Diagnostic interview findings[edit | edit source]
Because of the information from the results of the previous assessments (MFQ, SCARED, Vanderbilt, Diagnostic and Statistical Manual of Mental Disorders Cultural Formulation Interview, Caregiver Strain Questionnaire- Short Form 7, ACSQ, and EASI-A), the MINI-KID anxiety, mood disorders, and ADHD sections were administered to both Ty and his mother. Given the mother’s view that the presenting problem was oppositional behavior and the mild elevations in externalizing symptoms in the pre-intake instruments, the oppositional defiant disorder section of the MINI-KID was given to help rule out externalizing problems.
- Mood disorders
- Oppositional defiant disorder
Cognitive and achievement testing[edit | edit source]
(Not done as part of the evaluation; may be able to match up information later)
Let's see how we would apply the EBA principles to Ty:
Shortlist of probable hypotheses[edit | edit source]
Based on Ty's age and the common clinical issues, here is a short list of contending hypotheses:
- Oppositional-defiant disorder is common in Ty's age range and would be consistent with mom's description of concerns.
- An adjustment disorder following his parents' separation is a leading hypothesis.
- A mood disorder would be another plausible hypothesis.
- Anxiety disorders would be a third hypothesis.
- Attention problems are worth evaluating based on prevalence.
- The family conflict is also important to assess, as well as potential cultural issues (and differences of opinion between Ty and his parents that might be influenced by differing degrees of acculturation).
- A learning disorder would be another possibility. This would be diagnosed by excluding the other possibilities.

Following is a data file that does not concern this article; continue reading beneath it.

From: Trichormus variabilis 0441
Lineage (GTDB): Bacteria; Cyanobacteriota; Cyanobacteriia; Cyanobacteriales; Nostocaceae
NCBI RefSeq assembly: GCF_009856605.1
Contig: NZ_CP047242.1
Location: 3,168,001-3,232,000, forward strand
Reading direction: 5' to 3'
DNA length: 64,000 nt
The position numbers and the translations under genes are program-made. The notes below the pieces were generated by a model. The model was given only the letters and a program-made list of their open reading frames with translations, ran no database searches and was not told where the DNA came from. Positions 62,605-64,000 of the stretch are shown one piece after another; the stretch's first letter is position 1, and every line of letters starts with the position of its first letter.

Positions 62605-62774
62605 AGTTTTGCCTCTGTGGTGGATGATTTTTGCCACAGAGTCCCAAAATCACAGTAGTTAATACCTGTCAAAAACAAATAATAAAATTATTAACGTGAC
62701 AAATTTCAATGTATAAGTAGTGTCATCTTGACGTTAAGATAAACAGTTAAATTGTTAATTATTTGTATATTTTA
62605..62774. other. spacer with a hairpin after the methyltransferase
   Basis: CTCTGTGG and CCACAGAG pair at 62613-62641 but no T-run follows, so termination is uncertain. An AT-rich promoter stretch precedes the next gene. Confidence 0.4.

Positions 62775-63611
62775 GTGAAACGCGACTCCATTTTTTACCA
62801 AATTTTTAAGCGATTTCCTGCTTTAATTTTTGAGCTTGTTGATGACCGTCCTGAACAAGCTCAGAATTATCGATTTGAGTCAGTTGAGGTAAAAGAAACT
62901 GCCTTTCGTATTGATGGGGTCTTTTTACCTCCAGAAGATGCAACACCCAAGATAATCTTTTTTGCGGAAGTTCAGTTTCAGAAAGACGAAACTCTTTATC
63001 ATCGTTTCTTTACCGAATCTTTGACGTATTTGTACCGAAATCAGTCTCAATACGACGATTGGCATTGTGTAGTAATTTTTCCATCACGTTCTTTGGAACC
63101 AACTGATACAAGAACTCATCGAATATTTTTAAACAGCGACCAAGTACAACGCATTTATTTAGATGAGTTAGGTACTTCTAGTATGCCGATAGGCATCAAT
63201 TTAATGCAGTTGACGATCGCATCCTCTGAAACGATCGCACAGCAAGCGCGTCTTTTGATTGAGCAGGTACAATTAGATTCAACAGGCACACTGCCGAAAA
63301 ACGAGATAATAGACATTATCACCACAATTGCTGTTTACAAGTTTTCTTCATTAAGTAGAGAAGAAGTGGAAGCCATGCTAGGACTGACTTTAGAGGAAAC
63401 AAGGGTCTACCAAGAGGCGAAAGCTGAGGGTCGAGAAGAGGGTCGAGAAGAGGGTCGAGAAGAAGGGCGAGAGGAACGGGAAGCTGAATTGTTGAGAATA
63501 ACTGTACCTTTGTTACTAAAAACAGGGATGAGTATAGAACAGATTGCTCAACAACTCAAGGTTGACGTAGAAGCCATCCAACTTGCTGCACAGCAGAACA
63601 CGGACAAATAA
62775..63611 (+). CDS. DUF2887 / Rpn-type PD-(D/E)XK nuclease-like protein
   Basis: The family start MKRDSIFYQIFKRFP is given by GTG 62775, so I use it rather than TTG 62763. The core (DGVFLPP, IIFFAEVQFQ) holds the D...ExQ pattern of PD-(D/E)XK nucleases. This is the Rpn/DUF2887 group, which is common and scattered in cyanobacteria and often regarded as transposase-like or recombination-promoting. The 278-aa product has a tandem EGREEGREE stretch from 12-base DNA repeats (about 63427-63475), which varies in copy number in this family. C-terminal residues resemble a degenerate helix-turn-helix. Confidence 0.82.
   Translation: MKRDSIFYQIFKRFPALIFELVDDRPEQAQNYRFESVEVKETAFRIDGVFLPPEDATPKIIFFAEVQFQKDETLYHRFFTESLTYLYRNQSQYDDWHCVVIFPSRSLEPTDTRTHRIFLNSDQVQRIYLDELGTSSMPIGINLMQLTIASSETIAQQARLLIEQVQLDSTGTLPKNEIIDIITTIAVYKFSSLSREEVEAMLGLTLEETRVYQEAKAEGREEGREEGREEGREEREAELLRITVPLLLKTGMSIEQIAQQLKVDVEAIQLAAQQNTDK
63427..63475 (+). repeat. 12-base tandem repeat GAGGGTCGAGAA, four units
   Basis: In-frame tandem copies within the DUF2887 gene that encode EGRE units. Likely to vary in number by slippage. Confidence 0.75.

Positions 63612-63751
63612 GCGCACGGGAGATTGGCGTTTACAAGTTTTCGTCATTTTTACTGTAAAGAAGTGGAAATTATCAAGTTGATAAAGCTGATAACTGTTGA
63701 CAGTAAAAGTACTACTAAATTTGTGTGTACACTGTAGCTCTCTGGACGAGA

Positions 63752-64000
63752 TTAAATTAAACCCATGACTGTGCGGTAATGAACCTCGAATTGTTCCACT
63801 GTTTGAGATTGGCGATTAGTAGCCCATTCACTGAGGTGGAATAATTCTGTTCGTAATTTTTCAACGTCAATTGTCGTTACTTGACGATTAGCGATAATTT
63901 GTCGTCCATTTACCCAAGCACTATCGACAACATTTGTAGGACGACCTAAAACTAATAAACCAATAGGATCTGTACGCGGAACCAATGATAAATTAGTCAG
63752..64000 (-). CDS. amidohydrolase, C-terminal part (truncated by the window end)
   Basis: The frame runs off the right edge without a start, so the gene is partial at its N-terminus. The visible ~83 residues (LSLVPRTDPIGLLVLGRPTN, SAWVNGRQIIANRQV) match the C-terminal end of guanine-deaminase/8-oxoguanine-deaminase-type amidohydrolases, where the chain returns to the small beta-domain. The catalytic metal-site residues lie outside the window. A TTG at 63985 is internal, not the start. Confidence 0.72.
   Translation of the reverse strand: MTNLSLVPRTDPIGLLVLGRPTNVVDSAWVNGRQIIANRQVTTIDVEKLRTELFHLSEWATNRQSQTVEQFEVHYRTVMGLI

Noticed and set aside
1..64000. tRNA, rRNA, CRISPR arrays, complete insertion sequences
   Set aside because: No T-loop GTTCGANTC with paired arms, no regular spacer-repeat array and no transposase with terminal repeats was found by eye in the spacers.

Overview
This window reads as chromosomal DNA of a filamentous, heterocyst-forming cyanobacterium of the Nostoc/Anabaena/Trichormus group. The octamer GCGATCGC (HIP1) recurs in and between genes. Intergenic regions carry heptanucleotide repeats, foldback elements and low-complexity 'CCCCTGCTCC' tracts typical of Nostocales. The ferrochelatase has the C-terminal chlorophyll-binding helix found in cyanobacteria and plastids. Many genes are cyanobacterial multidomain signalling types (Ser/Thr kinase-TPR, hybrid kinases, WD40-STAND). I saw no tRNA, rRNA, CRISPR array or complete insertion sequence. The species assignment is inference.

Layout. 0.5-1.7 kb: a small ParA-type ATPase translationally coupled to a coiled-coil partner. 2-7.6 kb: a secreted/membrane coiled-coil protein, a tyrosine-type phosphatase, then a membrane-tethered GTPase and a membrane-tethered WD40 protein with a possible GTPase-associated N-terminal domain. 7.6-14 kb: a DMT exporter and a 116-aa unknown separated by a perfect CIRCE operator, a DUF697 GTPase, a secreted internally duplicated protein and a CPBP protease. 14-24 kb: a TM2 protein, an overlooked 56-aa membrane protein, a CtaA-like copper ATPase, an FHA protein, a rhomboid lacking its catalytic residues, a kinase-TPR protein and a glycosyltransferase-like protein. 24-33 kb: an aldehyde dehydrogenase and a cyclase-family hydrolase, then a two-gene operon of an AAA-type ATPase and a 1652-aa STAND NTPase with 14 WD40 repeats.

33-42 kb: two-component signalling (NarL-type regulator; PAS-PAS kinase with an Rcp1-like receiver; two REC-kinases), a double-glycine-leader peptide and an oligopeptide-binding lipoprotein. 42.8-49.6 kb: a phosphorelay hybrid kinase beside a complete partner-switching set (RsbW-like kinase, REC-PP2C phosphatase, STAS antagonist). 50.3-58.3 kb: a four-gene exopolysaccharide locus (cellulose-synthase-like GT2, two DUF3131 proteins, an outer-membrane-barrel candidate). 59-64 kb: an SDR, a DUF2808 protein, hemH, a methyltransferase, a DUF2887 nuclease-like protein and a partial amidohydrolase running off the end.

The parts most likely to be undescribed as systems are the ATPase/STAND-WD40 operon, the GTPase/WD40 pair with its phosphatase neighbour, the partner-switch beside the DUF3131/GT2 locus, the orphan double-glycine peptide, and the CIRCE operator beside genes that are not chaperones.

Ty's gender and age decrease the probability of a mood disorder.
During the interview, mom reported that Ty's father has depression, and has probably had more than one episode. He had refused to seek help for it, which contributed to her decision to start a trial separation. She believes that the father may be getting treatment now.
Below is a worksheet with the DLRs left blank to be filled in. Answers are below.
|Ty||Common Dx Hypotheses (A)||Starting Prob. (B)||Broad Measure (D)||Cross-informant (E)||Confirmation (G)||Treatment Phase (I), (J), (K)|
|Base Rate from Rettew et al. (2009) Meta-Analyses||Scale & Score||DLR||Revised Prob.||EAY Check||Next Test score||DLR||Revised Prob.||Next Test score||DLR||Revised Prob.||K-SADS Interview|
|Any Anxiety||Specific Phobia||0.15||Anxiety NOS ()|
|Other measures are better than Achenbach|
|Any Impulse Control Disorder||ODD||0.38||CBCL T
|No data about TRF scales for aggressive||ODD (50%)|
|ADHD Inattentive (85%)|
|Any Mood Disorder||MDD||0.26||CBCL T
|Haven't found data about TRF for internalizing||MDD ()|
|Bipolar I ()|
|Any Substance Abuse Disorder||0.30||CBCL #2
CBCL #99 CBCL #105
Mention that these have DLRs. Also unpack the implications of agreement and disagreement for the client (and add a section about treatment implications of disagreement on the Conceptual Model Pages)
Mental status and clinical observations[edit | edit source]
He was quiet and reports experiencing a lot of academic pressure. He is also worried about being the “man of the house” now that his dad is not there. He reports getting criticized a lot, and you do not get the sense that he is also praised for what he does well. He says he has “a few friends,” but is not currently involved in any after-school activities with his peers. In the past, he played soccer, but had to quit because his mom is not able to pick him up after practice. He likes video games and reluctantly plays the piano.
Genogram and family functioning[edit | edit source]
Here is a genogram of Ty's family: All of the information comes from Ty's mother, who reports that she and his father separated 8 months ago. Privately, she reports that the father has been drinking alcohol a lot, seems stressed and irritable, and probably has depression. She believes that he has started getting individual counseling. She is waiting to see how that goes before deciding whether to reunify or divorce.
Ty and his mother both agree that there is a lot of conflict between them, and that it has gotten worse over the last half year or so.